New York City Mayor Michael Bloomberg asked an interesting question a few months back: what can we do with all the payphones?
There are 11,000 public phones in NYC, and many of them have seen better days and don't get used much anymore.
So, the city launched an initiative called Reinvent Payphones. The goal: build a better payphone for the digital age.
Now, it's announced the six winners. None of the winning teams is guaranteed a contract with the city when its payphone contracts expire in 2014. But the city says it will take the designs into consideration as it figures out what to do with the booths.
Check out some ideas about what the future might hold for the poor, neglected payphone:
This concept is all about pedestrians. The thin, solar-powered kiosk features two displays: one vertical, and one for the sidewalk itself.
The idea is to help people interact with their environment by offering local info and maps, as well as info about NYC through a web browser and apps. You can also charge your phone using a USB port on the side.
And if you're taking a tour of the city, the Smart Sidewalks kiosks could be programmed to guide you. The concept won best functionality.
Granted, being in a phone booth these days is a bit like being in a germ factory, but at least this one doesn't have any doors.
The Loop took the award for best in creativity. It features an interactive image projector that can display information or art on the sidewalk, while the other side of the loop could include an electric car charging station, a bench and miniature garden, or maybe parking for bikes.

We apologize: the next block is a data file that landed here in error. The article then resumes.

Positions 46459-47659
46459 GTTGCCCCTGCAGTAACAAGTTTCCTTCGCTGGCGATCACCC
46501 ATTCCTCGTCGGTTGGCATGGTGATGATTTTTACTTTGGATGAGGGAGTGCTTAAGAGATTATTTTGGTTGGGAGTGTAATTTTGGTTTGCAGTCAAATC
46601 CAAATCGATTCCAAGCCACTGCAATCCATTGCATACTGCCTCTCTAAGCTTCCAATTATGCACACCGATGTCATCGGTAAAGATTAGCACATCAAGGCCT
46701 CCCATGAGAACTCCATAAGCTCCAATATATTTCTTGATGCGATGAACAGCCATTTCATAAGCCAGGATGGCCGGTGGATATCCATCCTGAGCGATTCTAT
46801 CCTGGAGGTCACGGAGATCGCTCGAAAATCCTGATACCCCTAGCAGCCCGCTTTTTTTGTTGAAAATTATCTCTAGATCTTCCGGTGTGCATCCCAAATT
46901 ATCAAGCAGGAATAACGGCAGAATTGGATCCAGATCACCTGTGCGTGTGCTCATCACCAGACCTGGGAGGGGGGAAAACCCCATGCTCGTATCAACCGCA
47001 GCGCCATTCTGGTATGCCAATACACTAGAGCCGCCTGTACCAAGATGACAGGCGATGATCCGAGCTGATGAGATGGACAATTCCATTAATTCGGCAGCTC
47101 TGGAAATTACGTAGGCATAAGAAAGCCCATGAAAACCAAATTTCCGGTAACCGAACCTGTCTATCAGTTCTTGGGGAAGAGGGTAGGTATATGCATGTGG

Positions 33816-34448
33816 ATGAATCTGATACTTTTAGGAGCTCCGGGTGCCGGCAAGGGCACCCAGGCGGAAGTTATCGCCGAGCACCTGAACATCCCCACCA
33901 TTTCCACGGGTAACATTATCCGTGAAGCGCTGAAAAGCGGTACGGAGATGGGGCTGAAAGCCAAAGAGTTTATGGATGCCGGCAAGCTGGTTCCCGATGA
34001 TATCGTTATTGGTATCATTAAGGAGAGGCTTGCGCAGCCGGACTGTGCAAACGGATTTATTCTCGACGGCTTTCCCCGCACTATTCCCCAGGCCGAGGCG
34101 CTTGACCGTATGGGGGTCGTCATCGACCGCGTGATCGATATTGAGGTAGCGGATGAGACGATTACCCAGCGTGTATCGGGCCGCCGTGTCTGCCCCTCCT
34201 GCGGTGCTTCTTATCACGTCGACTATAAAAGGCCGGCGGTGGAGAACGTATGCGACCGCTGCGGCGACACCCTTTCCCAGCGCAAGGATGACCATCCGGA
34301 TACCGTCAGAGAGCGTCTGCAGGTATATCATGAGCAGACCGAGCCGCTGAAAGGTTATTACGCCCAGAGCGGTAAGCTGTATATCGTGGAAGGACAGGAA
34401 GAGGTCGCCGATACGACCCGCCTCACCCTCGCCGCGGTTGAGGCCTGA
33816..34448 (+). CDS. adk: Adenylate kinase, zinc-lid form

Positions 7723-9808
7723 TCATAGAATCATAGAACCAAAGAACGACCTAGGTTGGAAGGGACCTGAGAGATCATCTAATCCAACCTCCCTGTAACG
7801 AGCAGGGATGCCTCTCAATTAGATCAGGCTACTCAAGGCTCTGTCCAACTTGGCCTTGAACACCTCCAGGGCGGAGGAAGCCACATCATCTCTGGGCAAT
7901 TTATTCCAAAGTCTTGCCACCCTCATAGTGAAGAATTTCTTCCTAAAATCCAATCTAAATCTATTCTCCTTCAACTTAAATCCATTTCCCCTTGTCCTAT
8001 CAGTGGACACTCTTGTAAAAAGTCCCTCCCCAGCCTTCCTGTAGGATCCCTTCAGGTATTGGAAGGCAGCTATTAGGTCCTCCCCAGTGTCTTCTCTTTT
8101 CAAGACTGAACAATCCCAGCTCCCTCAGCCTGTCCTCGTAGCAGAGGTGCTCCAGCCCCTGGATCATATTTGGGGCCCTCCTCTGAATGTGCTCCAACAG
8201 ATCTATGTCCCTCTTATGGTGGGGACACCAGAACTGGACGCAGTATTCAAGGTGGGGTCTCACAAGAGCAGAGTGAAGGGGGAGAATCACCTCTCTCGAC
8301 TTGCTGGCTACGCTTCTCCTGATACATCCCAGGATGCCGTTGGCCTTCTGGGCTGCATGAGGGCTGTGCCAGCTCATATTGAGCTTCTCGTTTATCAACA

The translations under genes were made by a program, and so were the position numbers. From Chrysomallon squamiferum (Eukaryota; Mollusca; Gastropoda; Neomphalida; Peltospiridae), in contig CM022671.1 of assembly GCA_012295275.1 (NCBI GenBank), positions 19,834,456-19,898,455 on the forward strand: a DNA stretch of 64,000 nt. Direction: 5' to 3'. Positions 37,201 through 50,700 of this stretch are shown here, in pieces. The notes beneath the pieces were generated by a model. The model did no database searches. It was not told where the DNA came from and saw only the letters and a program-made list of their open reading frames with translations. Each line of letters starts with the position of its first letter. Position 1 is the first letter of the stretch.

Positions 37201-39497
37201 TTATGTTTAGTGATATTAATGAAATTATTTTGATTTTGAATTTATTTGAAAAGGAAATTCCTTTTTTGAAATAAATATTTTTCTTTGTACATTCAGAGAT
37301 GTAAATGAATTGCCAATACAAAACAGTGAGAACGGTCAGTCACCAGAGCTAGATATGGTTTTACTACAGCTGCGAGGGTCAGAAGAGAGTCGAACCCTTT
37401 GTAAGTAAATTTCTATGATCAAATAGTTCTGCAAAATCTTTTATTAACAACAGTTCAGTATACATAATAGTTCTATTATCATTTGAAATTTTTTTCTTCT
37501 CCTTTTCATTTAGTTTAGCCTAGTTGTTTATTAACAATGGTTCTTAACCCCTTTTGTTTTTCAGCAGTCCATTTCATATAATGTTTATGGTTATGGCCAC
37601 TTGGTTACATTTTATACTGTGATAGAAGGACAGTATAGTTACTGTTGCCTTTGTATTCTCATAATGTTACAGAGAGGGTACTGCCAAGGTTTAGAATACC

And if you want to go old school and you know, make a call, the Loop will let you do it. The booth includes a touchscreen phone with sound harmonizing tech to block out some street noise.
This one combines ad space with community connectivity. The Beacon features a top screen that would generally be used for ads, although it could be used for events (like mile markers during the NYC marathon).
The lower screens are for the local community, with hyper-local ads - maybe directing you to have a drink at the bar next door - as well as message boards that people could use to connect with one another. It's also got a phone function built in.
And if you don't want to touch a screen that's been used by millions of New Yorkers, you're in luck: the Beacon is voice-activated. It won for best design.
This concept won the connectivity award. It transforms the payphone into a connected hub where people can access city services: you can buy a metro card, get info about local businesses, and use wi-fi on your personal devices.
If you're hoping to make a call, though, you're out of luck. This is more of an information portal than a phone booth.
Now, this one's pretty different: the Windchimes concept would gather local data about stuff like the city's rain levels, and pollution.
On the NYC Digital Tumblr, this team wrote that they "created Windchimes because we wanted to empower the city with data that it's never captured before."
The data gathered by each Windchimes station would be available to people online and on their devices, so someone with asthma could check the air quality, or a biker could plan their commute to keep the wind at their back. Windchimes tied for the community impact award with NYC I/O.
This concept aims to "create a full data network by using existing payphone infrastructure," the team wrote on the NYC Digital Tumblr. The outside of the booth would feature ads or community messages, while the inside would allow people to find their way around the city, order a cab, find out about transit, or yes, make a call.
At the same time, the team would install sensors in the booths that would allow for data collection across the entire city for researchers. This concept tied for community impact with Windchimes.
Via Business Insider